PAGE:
September 02, 2021

Language is a key part of the design process.

We’ve recently written about how important it is to continually check spelling and grammar when producing packaging – click here to read all about it!

One tip we mentioned in our previous blog focused on localisation.

Before finalising your packaging, have you localised your text correctly? Has your writing software been set for British or American English, for instance? Do you need to say Colour or Color?

Small things like that make all the difference when it comes to producing packaging, especially if you’re producing physical products for audiences across global territories.

Why’s it so important? Because people notice small mistakes.

Any small spelling error or grammatical mistake can take a small bit of gloss from a product, make your audience think your brand isn’t bothered with fine detail, and could be shared across social media.

Getting language right is also a key part of the overall packaging design process behind the scenes, too – especially for packaging projects on an international scale.

At TAKEOFF, for instance, we have studios across the globe that regularly communicate with each other, to support one another and help roll out larger projects.

We therefore have our own special system in place when we’re designing packaging to make sure that everyone in our global studios can pick up a project and is always on the same page, no matter what territory it’s in.

We have created packaging for international media brands and projects. Click here to see examples on our portfolio!

Getting in the zone with multiple languages

As you can imagine, the more people involved in a brief, and the more files that are produced, the messier the whole project could potentially be.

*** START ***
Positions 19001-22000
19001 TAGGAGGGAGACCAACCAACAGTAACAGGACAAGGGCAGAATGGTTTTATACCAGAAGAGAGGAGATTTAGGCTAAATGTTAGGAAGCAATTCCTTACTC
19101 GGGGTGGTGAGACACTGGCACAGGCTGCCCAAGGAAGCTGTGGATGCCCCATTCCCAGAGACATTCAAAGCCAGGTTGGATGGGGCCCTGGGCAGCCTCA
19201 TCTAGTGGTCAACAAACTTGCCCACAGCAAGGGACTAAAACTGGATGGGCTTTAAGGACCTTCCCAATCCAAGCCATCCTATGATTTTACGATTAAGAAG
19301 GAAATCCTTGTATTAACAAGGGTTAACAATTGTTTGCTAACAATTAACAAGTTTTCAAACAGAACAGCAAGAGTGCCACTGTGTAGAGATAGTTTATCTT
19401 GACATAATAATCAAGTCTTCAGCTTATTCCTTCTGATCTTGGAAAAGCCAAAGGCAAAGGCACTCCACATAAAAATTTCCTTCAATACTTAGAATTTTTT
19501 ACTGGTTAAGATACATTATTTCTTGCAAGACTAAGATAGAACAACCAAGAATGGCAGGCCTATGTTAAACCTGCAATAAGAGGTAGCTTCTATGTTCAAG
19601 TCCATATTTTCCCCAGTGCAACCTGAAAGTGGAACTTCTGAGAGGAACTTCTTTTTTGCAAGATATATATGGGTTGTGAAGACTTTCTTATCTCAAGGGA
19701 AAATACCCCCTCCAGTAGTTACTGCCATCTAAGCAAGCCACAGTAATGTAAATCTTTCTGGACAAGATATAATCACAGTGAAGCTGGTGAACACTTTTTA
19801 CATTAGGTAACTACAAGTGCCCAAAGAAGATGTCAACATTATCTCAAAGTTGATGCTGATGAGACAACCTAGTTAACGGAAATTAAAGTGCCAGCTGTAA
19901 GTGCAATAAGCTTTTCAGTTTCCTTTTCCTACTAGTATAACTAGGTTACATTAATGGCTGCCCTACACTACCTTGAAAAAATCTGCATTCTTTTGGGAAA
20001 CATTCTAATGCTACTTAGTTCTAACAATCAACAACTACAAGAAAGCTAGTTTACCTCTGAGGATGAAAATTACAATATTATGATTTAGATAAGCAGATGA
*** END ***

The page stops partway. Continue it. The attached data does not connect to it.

And there are indeed a lot of files that are sent back and forth when designing packaging, from rough drafts to initial renders and more.

As a respected design agency, to keep every project flowing as seamlessly as possible and to minimise the risk of mistakes happening, our artists have to go beyond the design phase.

That means we give our design team all the quiet time they need to make sure all file structures are immaculate and are properly localised, to make sure that every stage of the design process is optimised and can flow as much as possible.

This is a key part of the overall packaging design process. The work that goes into this stage simply can’t be underestimated.

Without a perfect file structure in place, a project can get very messy, very quickly, and allow simple errors such as spelling mistakes to creep in.

Having a proper file structure and procedure in place gives our designers more confidence in the overall process.

It allows them to ‘plug in and play’ with the project, so to speak, and allows them to completely focus on the brief at hand. 

Most importantly, it gives them the freedom to do what they do best – create something truly awesome that exceeds clients’ expectations.

Find out more about the measures we put in place to make sure every packaging and design project is the best it can be by speaking to the TAKEOFF team today!